Speech chat was the only service of 1G. • 2G was based on digital signal processing techniques and regarded as a revolution from analogy to digital technology, which has gained tremendous success • during 1990s with GSM as the representative. The utilization of SIM (Subscriber Identity Module) cards and • support capabilities for a large number of users were 2G’s main contributions • 2. 5G extended the 2G with data service and packet switching methods, and it was regarded as 3G services for 2G networks. Under the same networks with 2G, 2. G brought the Internet into mobile personal communications. This was a revolutionary concept leading to hybrid communications. • 3G is deploying a new system offer multimedia transmission, global roaming across a cellular or other single type of wireless network, and bit rates ranging from 384 Kbps to several Mbps. Based on intelligent DSP techniques, various multimedia data communications services are transmitted by convergent 3G networks. 3G still leaves some unsolved problems that it does not concern or concerns only partly. The limitations and difficulties of 3G include: Difficulty in continuously increasing bandwidth and high data rate to meet multimedia services requirements, together with the coexistence of different services needing different QOS (Quality of service) and bandwidth. • Limitation of spectrum and its allocation. • Difficult to roam across distinct service environment in different frequency bands. • Lack of end-to-end seamless transport mechanism spanning a mobile sub-network and a fixed one. However, the demand for higher access speed multimedia communication in today’s society and the limitations of 3G communication service wave the path for 4G mobile communication.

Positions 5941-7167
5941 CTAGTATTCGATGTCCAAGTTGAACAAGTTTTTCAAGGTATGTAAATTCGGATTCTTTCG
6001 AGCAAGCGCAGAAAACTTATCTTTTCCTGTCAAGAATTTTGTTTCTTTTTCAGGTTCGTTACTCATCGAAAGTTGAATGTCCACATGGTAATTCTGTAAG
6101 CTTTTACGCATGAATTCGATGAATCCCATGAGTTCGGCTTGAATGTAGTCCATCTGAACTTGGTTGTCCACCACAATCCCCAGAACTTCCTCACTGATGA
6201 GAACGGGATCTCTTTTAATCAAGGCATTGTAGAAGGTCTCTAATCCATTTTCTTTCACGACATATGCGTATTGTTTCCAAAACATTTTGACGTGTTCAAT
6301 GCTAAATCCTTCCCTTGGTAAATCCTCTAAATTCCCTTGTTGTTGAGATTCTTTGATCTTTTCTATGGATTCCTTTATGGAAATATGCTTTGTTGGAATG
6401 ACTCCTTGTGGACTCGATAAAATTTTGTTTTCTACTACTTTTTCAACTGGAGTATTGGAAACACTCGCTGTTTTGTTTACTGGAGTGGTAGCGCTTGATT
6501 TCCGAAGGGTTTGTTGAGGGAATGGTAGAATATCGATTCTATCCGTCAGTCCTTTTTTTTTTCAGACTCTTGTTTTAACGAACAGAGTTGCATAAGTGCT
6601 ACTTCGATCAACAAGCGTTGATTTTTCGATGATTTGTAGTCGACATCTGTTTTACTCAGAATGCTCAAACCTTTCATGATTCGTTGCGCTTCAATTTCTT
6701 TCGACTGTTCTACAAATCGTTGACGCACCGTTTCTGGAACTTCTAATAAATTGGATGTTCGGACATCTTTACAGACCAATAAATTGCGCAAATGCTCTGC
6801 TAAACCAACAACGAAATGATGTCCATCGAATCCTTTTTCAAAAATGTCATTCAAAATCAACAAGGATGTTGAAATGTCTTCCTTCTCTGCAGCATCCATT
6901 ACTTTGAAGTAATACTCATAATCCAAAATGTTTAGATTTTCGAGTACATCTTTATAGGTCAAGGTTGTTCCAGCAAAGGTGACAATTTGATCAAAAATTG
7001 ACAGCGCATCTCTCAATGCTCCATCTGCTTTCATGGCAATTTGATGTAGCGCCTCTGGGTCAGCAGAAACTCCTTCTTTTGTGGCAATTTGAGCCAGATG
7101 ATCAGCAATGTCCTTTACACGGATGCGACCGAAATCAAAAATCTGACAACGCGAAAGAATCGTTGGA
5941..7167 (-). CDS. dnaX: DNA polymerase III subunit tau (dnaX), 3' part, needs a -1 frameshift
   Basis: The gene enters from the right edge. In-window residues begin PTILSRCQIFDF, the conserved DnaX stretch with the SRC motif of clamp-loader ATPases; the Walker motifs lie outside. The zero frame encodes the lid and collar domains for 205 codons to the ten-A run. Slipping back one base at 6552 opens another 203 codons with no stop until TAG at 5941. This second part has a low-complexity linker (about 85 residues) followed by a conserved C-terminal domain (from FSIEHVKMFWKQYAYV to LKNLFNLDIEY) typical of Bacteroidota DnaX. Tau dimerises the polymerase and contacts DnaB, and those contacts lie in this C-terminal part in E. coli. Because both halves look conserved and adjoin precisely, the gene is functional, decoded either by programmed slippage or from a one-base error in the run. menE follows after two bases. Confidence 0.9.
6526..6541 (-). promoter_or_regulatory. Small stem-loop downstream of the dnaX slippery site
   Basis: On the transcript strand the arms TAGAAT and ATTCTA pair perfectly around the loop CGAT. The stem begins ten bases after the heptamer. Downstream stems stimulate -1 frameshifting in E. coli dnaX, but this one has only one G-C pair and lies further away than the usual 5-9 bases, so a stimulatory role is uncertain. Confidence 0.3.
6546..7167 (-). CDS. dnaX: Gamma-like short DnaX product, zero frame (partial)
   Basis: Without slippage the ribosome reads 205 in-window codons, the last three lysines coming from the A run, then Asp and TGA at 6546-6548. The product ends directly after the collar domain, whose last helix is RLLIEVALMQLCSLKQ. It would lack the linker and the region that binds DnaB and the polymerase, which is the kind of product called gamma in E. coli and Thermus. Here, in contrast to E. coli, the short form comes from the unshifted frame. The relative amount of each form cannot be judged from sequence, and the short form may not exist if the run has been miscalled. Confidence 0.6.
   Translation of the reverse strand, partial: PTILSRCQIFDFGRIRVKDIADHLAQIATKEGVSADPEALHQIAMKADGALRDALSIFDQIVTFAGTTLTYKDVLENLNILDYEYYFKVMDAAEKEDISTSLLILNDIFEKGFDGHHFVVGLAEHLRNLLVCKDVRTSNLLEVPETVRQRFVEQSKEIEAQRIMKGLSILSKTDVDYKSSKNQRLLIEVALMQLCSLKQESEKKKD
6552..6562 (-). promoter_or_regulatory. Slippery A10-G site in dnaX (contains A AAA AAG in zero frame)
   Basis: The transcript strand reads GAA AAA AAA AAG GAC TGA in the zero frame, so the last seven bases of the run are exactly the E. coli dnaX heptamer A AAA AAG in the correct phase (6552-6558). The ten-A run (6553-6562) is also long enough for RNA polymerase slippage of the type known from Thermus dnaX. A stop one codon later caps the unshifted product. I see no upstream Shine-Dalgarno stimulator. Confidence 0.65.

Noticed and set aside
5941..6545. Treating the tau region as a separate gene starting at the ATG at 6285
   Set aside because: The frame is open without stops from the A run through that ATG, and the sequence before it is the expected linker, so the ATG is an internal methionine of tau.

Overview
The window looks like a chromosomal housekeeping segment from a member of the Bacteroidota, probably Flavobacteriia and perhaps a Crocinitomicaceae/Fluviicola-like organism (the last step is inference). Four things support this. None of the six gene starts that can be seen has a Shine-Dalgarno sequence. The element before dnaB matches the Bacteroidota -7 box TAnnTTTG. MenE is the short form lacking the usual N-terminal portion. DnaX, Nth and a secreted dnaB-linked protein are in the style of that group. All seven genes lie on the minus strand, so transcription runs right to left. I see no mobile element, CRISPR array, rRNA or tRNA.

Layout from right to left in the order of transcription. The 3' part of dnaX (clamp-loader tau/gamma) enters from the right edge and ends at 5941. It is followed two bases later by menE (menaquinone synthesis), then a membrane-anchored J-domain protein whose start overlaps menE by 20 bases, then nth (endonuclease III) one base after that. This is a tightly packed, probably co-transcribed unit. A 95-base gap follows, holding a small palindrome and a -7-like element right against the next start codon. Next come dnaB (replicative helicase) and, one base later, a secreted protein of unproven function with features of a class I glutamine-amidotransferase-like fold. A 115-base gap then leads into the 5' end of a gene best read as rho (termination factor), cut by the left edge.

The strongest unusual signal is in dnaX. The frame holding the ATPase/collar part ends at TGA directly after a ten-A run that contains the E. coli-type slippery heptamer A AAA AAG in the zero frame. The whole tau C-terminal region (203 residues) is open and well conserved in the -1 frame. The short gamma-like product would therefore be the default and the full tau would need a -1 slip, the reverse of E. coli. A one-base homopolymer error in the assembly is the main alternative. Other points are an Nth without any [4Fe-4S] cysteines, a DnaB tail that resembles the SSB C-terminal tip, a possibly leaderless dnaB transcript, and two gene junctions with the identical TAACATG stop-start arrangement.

Architecture of 4G: One of the most challenging problems facing deployment of 4G technology is how to access several different mobile and wireless networks. There are three possible architectures for 4G. • Multimode devices • Overlay network • Common access protocol. Multimode devices: This architecture uses a single physical terminal with multiple interfaces to access services on different wireless networks. It may improve call completion and expand effective coverage area. It should also provide reliable wireless coverage in case of network, link, or switch failure. The user, device, or network can initiate handoff between networks.
The device itself incorporates most of the additional complexity without requiring wireless network modification or employing interworking devices. Each network can deploy a database that keeps track of user location, device capabilities, network conditions, and user preferences. The handling of quality-of-service (QOS) issues remains an open research question. Overlay network: In this architecture, a user accesses an overlay network consisting of several universal access points. These UAPs in turn select a wireless network based on availability, QOS (Quality of Service) specifications, and user defined choices.
A UAP performs protocol and frequency translation, content adaptation, and QOS negotiation-renegotiation on behalf of users. The overlay network, rather than the user or device, performs handoffs as the user moves from one UAP to another. A UAP stores user, network, and device information, capabilities, and preferences. Because UAPs can keep track of the various resources a caller uses, this architecture supports single billing and subscription. Common access protocol: This protocol becomes viable if wireless networks can support one or two standard access protocols.